Recommended or not?: Bloc Party

Theoretically, blogs are all about the wisdom of crowds. So I’m asking the crowd here to weigh in:

If you’ve heard the band Bloc Party, what do you think?

I heard the song I Still Remember nine days ago and promptly downloaded it at iTunes. It has since attached itself to my brain like the worms in that Futurama episode where Frye eats the egg salad sandwich from the men’s room. I got the “Brokeback” theme on the second listen — I can’t directly relate, but as Seinfeld says, not that there’s anything wrong with that.

So I went to AllMusic and iTunes to get a recommendation for a second song. I settled on Banquet, from their previous album. It’s equally good.

I tend to think two good songs aren’t a coincidence. They’re a trend. Especially if those songs have aspects that aren’t flukes. These guys can write good pop hooks, but those can come and go. They also have intriguing lyrics and a great guitar-pop sound. Good drummer, too.

Anyone else with an opinion of Bloc Party? Should they join Carbon Leaf in the small pantheons of new-ish bands I like?


3 thoughts on “Recommended or not?: Bloc Party

  1. Their first album, Silent Alarm, is the best album I’ve heard in the last two years. Without a doubt, you should buy it. I haven’t bought the second album, but I’ve heard a lot of the songs off of it and I’m a little disappointed. It’s a little too glossy for me and lacks the raw power and enthusiasm of the first album. One of the most disappointing aspects of the songs I’ve heard from the second album is the fact that the drumming , which is amazing on the first album, is significantly dialed back. The songs are still good and I’ll probably end up buying the second album, but it’s not at the top of the my list.

  2. I cannot comment on Bloc Party as I have not heard their stuff. I do, however, plan to download it from emusic, where you can get music for something like 33 cents a song (plus 25 free downloads when you sign up). emusic, by the way, is a much better place to buy music than itunes (it has a narrower selection but still plenty of good stuff). Is it, in fact, true that there is only a small pantheon of new bands that you listen to? If so, you need to check out more stuff. The new Shins record is great (as are their two previous efforts). The new Sloan record is also wonderful. Rilo Kiley (and lead singer Jenny Lewis) have done some really great stuff. I highly reccomend just about anything by M.Ward. I could go on (as can, presumably, others) but the message is this: cast a wider net and you’ll find lots of great new stuff being made today.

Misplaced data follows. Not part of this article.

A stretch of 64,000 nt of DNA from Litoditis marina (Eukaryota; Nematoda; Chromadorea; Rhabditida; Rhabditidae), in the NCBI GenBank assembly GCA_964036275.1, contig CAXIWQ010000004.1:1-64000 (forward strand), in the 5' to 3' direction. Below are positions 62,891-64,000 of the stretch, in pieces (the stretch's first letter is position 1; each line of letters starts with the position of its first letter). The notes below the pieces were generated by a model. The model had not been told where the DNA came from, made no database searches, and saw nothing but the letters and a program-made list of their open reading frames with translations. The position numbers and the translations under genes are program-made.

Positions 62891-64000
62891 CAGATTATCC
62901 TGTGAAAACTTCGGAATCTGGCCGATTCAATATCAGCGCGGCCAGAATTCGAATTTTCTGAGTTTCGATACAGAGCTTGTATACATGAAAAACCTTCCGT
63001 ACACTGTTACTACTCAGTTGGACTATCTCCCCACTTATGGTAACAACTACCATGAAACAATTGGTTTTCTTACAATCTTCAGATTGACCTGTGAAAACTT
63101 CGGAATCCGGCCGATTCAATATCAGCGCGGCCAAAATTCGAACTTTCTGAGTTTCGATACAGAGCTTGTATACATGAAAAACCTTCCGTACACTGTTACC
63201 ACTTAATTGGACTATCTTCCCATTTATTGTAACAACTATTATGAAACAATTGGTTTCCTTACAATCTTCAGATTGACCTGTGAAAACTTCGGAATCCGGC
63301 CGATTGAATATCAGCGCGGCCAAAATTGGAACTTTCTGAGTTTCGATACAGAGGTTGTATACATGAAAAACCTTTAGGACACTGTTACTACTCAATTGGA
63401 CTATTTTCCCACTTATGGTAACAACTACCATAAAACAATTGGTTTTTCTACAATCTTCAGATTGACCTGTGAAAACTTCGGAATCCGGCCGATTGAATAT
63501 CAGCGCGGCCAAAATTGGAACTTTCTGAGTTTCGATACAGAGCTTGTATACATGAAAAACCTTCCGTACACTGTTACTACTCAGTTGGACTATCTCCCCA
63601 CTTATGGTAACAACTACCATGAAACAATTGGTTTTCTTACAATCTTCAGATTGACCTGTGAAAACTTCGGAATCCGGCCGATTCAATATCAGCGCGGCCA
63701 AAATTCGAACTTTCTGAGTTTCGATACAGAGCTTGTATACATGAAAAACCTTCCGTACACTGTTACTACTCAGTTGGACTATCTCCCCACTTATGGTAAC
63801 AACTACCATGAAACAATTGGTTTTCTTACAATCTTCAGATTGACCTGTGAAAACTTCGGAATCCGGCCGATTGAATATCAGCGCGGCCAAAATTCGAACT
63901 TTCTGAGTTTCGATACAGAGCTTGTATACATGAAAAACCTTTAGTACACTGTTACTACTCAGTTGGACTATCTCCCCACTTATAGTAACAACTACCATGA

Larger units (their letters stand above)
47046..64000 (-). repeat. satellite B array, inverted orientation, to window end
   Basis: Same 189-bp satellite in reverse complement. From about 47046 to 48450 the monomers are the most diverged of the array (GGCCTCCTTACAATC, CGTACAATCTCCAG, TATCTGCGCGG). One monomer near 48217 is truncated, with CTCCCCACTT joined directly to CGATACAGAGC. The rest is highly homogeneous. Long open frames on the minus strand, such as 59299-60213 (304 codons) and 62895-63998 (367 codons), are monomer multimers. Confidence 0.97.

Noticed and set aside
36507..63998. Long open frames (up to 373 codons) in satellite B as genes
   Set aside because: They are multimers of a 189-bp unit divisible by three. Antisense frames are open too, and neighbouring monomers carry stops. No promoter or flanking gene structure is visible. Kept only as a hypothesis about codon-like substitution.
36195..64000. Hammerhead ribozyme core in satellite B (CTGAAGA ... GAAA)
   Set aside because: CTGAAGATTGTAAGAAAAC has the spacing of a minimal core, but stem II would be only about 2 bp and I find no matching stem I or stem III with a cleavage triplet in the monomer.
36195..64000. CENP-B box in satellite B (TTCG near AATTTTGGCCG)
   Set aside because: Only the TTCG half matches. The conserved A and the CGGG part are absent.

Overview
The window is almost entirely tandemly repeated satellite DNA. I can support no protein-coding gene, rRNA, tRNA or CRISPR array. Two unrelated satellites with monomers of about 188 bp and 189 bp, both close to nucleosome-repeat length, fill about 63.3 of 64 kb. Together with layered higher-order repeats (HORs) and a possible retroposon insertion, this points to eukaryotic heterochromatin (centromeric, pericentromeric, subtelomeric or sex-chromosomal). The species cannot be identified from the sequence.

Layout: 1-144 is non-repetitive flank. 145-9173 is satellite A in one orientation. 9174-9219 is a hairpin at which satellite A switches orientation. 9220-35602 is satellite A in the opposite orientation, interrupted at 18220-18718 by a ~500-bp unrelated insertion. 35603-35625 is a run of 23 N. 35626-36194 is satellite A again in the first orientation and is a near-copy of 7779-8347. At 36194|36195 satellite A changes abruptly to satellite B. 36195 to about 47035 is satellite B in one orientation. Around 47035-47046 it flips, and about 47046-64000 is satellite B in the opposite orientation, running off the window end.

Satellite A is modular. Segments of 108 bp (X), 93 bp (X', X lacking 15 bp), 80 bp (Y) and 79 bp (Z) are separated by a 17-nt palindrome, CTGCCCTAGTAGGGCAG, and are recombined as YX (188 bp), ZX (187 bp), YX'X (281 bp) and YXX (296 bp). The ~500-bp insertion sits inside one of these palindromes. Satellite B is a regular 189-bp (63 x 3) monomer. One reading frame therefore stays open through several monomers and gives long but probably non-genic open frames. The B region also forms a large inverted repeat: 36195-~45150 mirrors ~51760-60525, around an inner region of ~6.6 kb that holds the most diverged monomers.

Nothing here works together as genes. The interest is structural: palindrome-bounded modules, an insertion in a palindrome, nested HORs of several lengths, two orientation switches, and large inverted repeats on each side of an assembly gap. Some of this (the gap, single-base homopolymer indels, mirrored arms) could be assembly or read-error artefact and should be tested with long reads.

3. Shawn — Hey, Bored Athenians in the house! I have one from the first and one from the second, and I like the sound on both. I don’t mind the glossy sheen, though that could get dull over time.

    Daniel — I’ve been down the emusic route before and was a little underwhelmed. I might give it another try sometime.

    For a while, I was picking up most of my new music from my Launch player, which I still think is an underrated Web app. That’s how I discovered Carbon Leaf, Stereophonics, Dubstar, Mana, Stretch Princess, Vixtrola, Flogging Molly, Dar Williams, Lucy Kaplansky and, of course, Hayseed Dixie. I also heard a few great songs by artists on the downside of the commercial peaks — Los Lobos, Poe, The Cardigans, even Sting. I also rediscovered some older Liz Phair tunes and the classic Zappa song “Valley Girl.”

    In a way, it’s great that we have all this choice. In another way, I miss the days in which a rock song could have cultural impact. I suppose Green Day did, but generally, everyone’s musical tastes are so fragmented that no one’s listening to the same stuff. Of your list, I’ve heard Sloan (so-so) and the Shins (good, but not as good as Zach Braff thinks), but not the others.

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